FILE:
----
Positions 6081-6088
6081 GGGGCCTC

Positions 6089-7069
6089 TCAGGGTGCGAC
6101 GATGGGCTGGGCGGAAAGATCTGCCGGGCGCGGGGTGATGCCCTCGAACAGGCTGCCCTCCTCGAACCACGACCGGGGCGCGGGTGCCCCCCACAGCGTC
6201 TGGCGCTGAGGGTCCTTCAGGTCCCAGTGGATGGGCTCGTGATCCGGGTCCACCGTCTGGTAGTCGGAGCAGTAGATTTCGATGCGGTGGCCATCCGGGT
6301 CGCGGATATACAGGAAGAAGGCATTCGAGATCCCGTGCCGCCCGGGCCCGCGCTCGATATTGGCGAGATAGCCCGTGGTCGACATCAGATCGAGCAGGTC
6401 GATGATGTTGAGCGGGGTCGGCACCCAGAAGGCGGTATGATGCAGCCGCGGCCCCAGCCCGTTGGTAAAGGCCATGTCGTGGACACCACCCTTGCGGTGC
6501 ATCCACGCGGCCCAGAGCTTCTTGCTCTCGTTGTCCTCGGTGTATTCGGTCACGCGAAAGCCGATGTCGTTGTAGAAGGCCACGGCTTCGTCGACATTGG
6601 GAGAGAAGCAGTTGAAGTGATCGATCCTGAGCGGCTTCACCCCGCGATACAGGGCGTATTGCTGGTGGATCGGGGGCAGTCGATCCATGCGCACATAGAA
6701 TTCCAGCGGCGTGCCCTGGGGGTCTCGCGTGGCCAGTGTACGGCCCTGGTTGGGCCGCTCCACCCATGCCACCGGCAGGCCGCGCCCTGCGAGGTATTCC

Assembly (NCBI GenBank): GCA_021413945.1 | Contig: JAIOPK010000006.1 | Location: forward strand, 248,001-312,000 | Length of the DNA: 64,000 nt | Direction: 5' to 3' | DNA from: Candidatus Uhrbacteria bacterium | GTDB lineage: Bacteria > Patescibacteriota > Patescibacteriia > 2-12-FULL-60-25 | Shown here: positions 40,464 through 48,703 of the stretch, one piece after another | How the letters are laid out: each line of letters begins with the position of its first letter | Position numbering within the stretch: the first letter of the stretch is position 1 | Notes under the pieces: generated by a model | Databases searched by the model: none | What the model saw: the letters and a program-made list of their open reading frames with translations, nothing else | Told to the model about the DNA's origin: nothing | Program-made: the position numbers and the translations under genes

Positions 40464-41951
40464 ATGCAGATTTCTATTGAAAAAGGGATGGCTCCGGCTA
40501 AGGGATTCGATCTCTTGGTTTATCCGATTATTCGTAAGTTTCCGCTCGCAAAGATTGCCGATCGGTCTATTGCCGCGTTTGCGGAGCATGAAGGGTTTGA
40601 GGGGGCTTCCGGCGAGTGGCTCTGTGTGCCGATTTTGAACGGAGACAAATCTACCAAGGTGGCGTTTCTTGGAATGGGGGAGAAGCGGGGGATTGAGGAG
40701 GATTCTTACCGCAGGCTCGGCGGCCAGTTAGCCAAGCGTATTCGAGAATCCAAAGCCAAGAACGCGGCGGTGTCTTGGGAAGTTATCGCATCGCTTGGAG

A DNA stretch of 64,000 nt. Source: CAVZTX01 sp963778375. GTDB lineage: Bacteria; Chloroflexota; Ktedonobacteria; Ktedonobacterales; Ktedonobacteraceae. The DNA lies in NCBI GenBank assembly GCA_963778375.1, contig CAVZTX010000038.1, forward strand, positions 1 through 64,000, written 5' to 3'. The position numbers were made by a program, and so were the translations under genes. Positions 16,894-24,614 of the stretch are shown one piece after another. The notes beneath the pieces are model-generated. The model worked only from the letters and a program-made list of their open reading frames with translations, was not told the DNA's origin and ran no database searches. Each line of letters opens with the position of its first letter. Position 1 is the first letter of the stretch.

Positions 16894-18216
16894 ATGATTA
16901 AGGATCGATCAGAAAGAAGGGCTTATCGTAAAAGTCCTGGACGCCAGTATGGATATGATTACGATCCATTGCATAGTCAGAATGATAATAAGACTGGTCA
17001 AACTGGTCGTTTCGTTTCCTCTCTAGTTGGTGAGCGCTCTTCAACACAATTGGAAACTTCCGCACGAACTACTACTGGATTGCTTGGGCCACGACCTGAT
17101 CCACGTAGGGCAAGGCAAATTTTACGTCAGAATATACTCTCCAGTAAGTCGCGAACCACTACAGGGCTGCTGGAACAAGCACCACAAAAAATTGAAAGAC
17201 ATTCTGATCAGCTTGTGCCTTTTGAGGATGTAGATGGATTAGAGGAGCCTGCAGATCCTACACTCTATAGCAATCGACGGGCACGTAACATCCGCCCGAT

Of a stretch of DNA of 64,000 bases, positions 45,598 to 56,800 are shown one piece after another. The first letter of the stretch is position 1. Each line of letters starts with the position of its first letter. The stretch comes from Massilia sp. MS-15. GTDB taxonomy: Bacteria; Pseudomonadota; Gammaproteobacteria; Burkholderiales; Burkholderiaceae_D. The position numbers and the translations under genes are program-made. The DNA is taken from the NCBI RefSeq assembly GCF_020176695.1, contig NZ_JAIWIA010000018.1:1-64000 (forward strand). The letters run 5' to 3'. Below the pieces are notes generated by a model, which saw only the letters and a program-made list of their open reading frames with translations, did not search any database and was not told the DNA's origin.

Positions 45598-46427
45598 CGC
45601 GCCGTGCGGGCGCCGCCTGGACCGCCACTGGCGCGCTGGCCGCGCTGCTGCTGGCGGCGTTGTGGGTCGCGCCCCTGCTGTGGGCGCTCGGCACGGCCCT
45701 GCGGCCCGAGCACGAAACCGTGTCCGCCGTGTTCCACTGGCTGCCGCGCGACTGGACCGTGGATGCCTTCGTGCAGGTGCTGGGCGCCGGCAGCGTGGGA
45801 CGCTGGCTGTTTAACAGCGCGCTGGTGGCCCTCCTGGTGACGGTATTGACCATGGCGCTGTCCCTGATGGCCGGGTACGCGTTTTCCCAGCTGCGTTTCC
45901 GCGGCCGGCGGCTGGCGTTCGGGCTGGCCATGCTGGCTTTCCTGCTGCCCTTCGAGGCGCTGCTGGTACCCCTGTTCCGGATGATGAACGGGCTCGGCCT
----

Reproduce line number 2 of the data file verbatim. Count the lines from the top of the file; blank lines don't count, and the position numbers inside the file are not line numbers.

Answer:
6081 GGGGCCTC